Mine Every Mountain, Fill Every Stream
Bush Admin. Rule Change Would Give a Boost to Mountaintop Mining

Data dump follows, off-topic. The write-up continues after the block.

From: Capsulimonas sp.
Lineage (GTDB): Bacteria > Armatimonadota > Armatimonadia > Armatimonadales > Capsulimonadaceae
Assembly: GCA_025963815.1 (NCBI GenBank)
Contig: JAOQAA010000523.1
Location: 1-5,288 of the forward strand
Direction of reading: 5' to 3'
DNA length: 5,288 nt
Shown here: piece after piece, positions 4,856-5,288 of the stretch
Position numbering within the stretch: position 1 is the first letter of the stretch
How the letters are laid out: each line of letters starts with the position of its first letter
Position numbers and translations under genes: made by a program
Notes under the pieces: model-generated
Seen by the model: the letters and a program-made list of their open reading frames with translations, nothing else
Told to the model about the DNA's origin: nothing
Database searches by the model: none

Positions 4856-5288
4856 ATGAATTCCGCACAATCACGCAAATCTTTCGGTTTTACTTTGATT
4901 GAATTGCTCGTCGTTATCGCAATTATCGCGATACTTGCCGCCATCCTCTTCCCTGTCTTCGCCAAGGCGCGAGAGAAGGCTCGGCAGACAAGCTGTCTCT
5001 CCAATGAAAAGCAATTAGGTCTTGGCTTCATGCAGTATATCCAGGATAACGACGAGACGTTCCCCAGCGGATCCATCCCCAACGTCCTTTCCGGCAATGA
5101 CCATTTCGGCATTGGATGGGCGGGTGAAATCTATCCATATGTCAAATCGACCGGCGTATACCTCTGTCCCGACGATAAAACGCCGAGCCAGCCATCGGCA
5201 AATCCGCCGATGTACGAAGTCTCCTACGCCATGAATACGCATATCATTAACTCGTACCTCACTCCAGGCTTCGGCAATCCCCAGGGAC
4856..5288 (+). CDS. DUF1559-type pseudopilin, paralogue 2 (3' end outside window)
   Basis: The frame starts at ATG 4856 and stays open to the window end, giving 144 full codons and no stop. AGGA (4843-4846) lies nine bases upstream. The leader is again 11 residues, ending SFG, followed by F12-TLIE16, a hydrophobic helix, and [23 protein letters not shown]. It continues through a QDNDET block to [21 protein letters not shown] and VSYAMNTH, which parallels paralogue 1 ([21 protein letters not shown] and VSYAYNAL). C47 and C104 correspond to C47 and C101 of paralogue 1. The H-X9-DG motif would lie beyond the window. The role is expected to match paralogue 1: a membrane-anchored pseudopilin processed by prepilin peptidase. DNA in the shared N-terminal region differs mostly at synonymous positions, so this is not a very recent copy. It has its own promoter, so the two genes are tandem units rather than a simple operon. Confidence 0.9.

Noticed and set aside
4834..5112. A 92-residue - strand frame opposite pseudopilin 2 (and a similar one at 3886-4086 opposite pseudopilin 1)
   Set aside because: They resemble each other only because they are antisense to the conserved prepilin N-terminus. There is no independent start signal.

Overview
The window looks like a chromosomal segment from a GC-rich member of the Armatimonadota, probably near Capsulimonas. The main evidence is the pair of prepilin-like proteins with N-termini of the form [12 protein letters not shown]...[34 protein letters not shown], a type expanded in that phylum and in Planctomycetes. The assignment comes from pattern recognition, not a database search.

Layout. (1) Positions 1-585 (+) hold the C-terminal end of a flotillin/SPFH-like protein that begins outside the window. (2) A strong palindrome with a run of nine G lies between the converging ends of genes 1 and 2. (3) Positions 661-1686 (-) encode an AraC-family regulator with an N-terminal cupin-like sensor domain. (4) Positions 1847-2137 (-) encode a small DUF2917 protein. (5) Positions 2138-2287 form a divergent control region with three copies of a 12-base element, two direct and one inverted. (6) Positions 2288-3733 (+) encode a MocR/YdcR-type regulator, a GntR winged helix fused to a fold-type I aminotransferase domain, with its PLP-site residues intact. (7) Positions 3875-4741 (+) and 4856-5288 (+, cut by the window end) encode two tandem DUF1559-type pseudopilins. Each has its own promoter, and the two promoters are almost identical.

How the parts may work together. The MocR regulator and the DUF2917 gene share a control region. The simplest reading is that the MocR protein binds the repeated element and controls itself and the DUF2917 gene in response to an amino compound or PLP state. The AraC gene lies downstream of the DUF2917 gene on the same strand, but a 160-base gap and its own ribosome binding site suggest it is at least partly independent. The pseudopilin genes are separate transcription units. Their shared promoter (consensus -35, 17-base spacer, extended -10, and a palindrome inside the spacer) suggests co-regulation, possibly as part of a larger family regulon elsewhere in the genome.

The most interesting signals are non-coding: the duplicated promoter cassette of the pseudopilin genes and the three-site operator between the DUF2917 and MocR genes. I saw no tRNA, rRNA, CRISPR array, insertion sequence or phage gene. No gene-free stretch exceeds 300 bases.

Mountaintop-removal mining is poised to get even easier thanks to a rule change proposed by the Bush administration yesterday. Significant chunks of Appalachia have already been devastated by this mining technique, which involves blasting off the tops of mountains to get at coal beneath and dumping the resulting dirt and rock into nearby valleys and streambeds. An existing (though spottily enforced) rule restricts mining activity within 100 feet of a stream unless a company can prove that it won’t affect water quality or quantity. The Interior Department wants to replace it with a rule that says mining companies must simply protect streams “to the extent possible, using the best technology currently available” — a pretty loosey-goosey standard, enviros argue. This isn’t the first time the administration has changed rules to facilitate mountaintop mining; in May 2002, it rewrote Clean Water Act rules in order to legalize waste dumping in streams.
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